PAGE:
, , , , ,


On August 21, Bashar al-Assad poisoned residents of Ghouta, a suburb east of Damascus.  The exact number of dead is still unknown two weeks later.   The conversation about whether to retaliate has reached fever pitch, as we watch our President make the case to respond to Assad’s use of chemical weapons.  Should we or should we not do something?

From my very small perch, in America, over 9,000 miles away from Damascus, I can’t possibly begin to understand the complexity of the mess that is Syria.  I am not alone.  It would take a great deal of education to understand how history, geography, religion, tribal affiliations, and ethnicity have contributed to create the Syria of today.  It would take detached observation, research, conversation, even better, witnessing first-hand—talking to and living among Syrians—to understand today’s Syria.  Most of us don’t do this, talk to Syrians, read annotated historical volumes, speak the language or practice Islam.  In other words, when it comes to Syria, we don’t know half the story (and I am being way generous when I say half). We don’t know very much about Syria, but my goodness, do we have strong opinions.  Truth is, we don’t know how to deal with this whole region of the world.  And if the conversations I have been having of late resemble our national collective thought, we don’t want to.

I have spent the past week or so asking people (other Americans) this question:  What should we do about Syria?  Almost universally the answer that has come is this:  NOTHING.  I get it.  Americans are wary.  Too, we are weary.  Afghanistan, Iraq, Palestine and Iran are proof that we do not do well when it comes to intervening in Muslim countries.  The rationale against action is delivered passionately—because when it comes to messing around in that part of the world, we get amped up.  “Why help them?  They hate us.”  “Let them kill themselves.”  “Why arm their rebels?  They will just turn around and use our weapons on us.”  These are not the isolated comments of a few, sadly.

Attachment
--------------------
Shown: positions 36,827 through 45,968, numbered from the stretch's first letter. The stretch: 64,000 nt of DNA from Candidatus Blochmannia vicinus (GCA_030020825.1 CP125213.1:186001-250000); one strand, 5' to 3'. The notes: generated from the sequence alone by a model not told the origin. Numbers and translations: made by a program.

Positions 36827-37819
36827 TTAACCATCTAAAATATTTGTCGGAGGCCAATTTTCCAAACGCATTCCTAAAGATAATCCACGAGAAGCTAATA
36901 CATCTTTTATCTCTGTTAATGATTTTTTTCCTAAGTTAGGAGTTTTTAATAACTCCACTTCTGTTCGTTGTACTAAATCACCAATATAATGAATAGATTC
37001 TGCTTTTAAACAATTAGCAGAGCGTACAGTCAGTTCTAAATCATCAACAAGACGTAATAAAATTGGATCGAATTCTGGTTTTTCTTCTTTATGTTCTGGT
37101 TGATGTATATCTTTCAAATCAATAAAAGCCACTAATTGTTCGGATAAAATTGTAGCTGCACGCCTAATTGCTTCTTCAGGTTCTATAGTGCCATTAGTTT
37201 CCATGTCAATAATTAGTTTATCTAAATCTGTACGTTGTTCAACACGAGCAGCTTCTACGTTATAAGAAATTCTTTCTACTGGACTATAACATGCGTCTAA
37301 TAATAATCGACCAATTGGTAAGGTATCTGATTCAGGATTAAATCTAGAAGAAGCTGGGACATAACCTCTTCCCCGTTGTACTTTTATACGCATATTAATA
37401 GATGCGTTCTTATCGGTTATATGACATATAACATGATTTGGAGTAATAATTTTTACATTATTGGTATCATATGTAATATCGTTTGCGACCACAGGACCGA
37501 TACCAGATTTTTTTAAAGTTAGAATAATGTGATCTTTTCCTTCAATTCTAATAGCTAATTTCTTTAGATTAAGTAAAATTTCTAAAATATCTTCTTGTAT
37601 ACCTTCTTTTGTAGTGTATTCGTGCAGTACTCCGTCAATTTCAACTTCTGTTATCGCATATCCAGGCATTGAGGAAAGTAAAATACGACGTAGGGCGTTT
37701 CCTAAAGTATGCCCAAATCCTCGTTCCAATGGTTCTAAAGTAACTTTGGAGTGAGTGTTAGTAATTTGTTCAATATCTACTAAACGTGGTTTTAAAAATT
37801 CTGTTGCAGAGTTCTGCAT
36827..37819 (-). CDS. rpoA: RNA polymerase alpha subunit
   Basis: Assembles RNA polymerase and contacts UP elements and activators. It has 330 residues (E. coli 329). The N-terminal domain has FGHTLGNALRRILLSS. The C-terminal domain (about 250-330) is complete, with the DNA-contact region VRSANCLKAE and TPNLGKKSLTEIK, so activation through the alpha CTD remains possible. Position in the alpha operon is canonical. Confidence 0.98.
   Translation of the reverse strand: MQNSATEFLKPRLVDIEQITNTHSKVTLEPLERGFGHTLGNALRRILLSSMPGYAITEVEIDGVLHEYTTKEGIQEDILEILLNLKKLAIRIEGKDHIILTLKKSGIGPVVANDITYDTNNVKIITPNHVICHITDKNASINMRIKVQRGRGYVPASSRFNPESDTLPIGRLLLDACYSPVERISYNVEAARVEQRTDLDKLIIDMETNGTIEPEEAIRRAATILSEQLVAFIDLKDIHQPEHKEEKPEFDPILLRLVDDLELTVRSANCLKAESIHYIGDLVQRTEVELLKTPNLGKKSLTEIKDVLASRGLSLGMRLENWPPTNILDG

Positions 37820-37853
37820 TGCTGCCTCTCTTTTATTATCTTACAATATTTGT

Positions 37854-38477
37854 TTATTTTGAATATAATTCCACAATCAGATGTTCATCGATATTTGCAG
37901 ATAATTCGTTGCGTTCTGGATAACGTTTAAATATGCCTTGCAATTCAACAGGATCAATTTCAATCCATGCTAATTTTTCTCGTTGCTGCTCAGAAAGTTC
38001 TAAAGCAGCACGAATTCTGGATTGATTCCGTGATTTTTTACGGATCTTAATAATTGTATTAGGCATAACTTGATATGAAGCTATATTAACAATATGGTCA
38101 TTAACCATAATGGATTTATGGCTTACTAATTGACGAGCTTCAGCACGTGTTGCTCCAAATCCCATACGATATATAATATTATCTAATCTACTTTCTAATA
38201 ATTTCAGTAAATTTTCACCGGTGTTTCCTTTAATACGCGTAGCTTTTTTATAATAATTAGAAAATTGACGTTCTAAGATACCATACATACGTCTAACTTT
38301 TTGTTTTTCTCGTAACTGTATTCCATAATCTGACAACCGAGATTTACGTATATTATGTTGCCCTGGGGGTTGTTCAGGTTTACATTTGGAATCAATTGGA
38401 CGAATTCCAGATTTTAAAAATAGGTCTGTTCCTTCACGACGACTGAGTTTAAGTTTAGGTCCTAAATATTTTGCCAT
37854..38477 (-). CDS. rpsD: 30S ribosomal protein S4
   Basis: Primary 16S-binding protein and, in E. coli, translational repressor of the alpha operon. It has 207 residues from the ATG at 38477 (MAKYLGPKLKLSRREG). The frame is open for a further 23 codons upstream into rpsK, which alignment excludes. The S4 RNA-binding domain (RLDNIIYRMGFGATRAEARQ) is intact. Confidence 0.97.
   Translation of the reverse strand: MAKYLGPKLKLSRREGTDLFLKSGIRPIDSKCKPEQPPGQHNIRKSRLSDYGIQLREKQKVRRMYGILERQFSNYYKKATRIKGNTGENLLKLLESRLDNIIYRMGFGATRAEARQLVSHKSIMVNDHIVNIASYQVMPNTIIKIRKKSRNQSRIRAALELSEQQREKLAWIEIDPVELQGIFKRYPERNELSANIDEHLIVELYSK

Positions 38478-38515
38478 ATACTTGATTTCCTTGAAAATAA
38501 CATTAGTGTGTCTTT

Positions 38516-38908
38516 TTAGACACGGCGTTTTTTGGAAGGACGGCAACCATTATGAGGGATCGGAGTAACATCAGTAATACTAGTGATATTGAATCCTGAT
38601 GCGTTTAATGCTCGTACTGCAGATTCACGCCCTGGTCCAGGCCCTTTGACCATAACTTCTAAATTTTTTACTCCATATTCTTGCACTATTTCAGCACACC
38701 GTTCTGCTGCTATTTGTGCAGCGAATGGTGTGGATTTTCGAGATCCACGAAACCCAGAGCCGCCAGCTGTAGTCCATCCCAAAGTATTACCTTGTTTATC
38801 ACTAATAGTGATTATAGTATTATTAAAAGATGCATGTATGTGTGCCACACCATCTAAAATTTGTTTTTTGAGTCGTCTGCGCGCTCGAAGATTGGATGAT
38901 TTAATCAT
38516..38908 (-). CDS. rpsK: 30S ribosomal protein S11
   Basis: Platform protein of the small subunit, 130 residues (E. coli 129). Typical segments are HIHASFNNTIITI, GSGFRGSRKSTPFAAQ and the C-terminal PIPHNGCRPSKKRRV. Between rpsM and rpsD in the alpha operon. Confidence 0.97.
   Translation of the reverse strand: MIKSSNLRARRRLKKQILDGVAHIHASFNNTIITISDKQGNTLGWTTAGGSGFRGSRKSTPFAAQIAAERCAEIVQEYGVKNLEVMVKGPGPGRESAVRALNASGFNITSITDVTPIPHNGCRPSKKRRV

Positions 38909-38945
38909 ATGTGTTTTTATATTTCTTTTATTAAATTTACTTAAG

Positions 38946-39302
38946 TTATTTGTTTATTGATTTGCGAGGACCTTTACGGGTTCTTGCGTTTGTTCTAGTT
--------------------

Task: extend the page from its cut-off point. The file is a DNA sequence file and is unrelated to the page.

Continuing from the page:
Like I said, I get it.  Look at what war in the Middle East has cost us.  I understand (nearly) every argument against kicking the beehive.  Why on earth would we want to start another shit-storm with “those” people?  But, do we stand by and do nothing?  Really?  Do we give this dictator license to gas people at will?

Before you say “do nothing,” ask yourself a few questions:

I have never lived under the thumb of a dictator, have you?  Have you ever been targeted by your government?   Have you ever had your neighborhood relentlessly attacked by government forces?  Had mortars and tank shells lobbed at you every few minutes—for days and days?  Have you abandoned your home, with small children in tow, because of the violence at your doorstep?  Just two days ago, the number of Syrian child refugees exceeded one million.  According to Oxfam, over 6.8 million Syrians are in urgent need of assistance.  If that doesn’t say humanitarian crisis, I don’t know what does.

I am scared as hell—and I am nowhere near the conflict.  It is easy for me to say that condemning Assad’s behavior is not enough.  Easy for me to assert that he is one big bad guy and he should go.  Though, despite my bluster, I admit I have no idea what to do.  None.  How terrifying is the prospect of US retaliation and where it will take us.  We are a nation too scared to act.  Though act, we must.